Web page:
Given the heightened nuclear stakes of these concerns, it is important to examine whether the agreements approved by the Trump Administration would ultimately lead to a nuclear-armed Riyadh. Ultimately, to the chagrin of many in Congress, in spite of the secrecy surrounding the deal, the actions of the Trump Administration do not appear to be out-of-line with precedent for the processes required by the international sale of nuclear technology. However, the increased resentment among lawmakers directed toward the internal policies and regional miscalculations of the Saudi Crown Prince seem to be driving the Congress’s efforts to block U.S. help to Riyadh’s nuclear program. Lawmakers have lost significant trust that this long-time ally would not move to develop a nuclear weapon, consequently leading to a nuclear arms race in one of the world’s most contentious regions. Understandably, if Tehran and Riyadh pursued plans to develop a nuclear bomb, Ankara and Cairo will most likely follow them. In contrast to lawmakers, nuclear experts have shared a less pessimistic view of Saudi Arabia’s path to a nuclear weapon. Former Obama-era Assistant Secretary of State for International Security and Non-proliferation Thomas Countryman argued that whatever information has been provided to the Saudis thus far does not constitute a legitimate risk that the Saudis are close to possessing technologies that will lead to the development of a nuclear weapon. In the wake of Congressional outcry, Countryman commented “It’s unlikely that these [part 810s] would have contained any sensitive information that would be helpful if the Saudi intention was to pursue nuclear weapons.” Such comments bolster the argument of Perry, who told Congress that these most recent approvals only accounted for six of thirty-seven “810s” had signed since assuming the position in 2017.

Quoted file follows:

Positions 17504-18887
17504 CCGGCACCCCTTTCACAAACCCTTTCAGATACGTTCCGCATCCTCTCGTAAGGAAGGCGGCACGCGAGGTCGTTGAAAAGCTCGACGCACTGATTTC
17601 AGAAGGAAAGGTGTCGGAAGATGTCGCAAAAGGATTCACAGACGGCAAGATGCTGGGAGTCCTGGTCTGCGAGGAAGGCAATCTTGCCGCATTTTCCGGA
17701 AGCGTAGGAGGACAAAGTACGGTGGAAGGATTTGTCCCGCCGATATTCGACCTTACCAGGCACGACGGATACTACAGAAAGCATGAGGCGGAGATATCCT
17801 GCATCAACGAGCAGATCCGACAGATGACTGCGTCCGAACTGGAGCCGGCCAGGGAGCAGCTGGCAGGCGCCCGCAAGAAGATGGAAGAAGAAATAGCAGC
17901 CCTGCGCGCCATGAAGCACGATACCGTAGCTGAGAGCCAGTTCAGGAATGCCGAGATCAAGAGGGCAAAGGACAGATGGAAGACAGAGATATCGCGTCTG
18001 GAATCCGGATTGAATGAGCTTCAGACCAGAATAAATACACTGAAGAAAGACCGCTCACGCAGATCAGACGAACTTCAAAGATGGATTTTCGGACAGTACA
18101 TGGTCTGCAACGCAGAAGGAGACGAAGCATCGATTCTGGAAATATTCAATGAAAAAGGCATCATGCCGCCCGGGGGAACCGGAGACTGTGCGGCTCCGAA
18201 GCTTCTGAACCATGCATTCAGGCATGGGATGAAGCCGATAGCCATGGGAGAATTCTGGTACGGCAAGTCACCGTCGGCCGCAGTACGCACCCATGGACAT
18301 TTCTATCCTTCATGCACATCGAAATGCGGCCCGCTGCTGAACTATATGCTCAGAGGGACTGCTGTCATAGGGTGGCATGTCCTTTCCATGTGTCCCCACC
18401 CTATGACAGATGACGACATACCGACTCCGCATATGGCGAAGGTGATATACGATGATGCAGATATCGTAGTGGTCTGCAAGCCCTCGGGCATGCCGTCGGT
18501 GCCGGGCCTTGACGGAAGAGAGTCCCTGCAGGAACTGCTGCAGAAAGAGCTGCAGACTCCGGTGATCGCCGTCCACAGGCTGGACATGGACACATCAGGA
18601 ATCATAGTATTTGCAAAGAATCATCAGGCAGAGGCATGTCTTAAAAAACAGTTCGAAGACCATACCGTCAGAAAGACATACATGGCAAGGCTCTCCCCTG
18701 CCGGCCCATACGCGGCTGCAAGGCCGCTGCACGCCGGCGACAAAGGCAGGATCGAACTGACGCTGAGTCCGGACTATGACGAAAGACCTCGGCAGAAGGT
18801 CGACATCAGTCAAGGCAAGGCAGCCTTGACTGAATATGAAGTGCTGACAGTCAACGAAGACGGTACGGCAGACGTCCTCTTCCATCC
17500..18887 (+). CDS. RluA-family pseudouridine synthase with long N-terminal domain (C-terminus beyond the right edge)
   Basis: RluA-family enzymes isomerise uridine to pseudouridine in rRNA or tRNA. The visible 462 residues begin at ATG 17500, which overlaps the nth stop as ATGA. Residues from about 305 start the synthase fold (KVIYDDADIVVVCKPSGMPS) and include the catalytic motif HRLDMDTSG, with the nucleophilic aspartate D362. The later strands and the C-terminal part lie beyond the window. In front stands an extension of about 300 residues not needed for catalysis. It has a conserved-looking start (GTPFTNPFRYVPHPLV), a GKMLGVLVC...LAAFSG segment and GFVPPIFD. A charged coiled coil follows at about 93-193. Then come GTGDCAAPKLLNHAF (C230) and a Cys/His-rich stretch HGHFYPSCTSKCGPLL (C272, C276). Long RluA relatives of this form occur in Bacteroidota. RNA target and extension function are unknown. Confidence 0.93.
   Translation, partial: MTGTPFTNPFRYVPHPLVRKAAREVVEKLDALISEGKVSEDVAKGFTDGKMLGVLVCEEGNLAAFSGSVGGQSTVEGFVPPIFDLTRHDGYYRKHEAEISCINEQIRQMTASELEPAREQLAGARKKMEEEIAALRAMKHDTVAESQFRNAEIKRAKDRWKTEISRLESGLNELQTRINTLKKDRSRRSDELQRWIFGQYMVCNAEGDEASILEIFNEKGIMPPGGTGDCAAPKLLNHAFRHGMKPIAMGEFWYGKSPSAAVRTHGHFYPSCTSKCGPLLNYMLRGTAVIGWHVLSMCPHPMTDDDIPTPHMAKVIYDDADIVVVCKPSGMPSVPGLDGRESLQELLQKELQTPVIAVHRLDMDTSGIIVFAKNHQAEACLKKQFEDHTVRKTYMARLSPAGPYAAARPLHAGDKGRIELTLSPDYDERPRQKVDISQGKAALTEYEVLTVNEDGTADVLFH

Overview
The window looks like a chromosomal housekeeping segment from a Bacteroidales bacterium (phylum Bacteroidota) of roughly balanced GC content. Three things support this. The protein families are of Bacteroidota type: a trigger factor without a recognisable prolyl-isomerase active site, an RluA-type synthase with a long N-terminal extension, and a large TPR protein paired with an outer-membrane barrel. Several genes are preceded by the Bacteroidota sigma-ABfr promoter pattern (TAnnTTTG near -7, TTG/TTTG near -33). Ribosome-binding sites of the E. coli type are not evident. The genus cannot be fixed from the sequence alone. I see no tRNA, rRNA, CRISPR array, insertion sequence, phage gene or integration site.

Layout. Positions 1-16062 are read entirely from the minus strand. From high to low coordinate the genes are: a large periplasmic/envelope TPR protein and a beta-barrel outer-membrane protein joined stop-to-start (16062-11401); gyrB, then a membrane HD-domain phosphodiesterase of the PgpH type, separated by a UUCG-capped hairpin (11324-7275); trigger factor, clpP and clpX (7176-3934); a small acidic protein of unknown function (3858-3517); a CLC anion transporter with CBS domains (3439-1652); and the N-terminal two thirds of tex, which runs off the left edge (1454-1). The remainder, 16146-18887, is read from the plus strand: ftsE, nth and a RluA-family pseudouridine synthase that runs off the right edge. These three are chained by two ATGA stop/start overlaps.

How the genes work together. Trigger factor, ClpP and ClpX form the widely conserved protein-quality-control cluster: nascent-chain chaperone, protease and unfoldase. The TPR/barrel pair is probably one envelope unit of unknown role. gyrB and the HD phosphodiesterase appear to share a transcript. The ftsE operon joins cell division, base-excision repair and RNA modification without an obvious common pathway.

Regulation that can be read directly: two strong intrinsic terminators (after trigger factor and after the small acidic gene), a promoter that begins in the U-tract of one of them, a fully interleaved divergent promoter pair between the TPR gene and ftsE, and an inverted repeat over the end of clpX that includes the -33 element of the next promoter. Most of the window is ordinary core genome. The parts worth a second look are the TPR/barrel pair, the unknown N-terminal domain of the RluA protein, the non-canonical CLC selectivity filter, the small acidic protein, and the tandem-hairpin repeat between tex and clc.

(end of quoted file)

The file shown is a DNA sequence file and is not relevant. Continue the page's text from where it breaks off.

Still, concerns remain that Saudi Arabia has yet to reach a 123 agreement with the U.S. that is acceptable to both parties. In spite of this obvious red-flag, Washington may be forced to temper their approach due to that fact that a flat-out rejection of Riyadh’s demands could push the Saudis further into the orbits of China and Russia which could sell them similar nuclear technologies. This gives the U.S. little space to maneuver if Washington does not want Riyadh to look to Moscow or Beijing. This fragile maneuver should focus on negotiating an agreement with the Saudis that allows for limited uranium enrichment and re-processing after a significant length of time, say 20 or 25 years. This option was initially expressed by former State Department Advisor Richard Einhorn. However, to alleviate concerns, including those of Iran (which would probably abandon its commitment to the JCPOA and ramp up its nuclear activities to compete with Saudi Arabia), any U.S.-Saudi nuclear cooperation should be linked to inspections of all Saudi Nuclear facilities by the International Atomic Energy Agency (IAEA). While giving an update regarding the Kingdom’s talks to allow for IAEA inspections of future nuclear power plants, agency President Yukiya Amano told reporters, “They didn’t say no. They didn’t say yes, and they are now giving it thought.” Such an answer certainly leaves something to be desired, however, given that Saudi Arabia and the IAEA had previously reached a Small Quantities Protocol (SQP) agreement that included IAEA inspections indicates there is at least some reason for optimism that the two parties could make headway.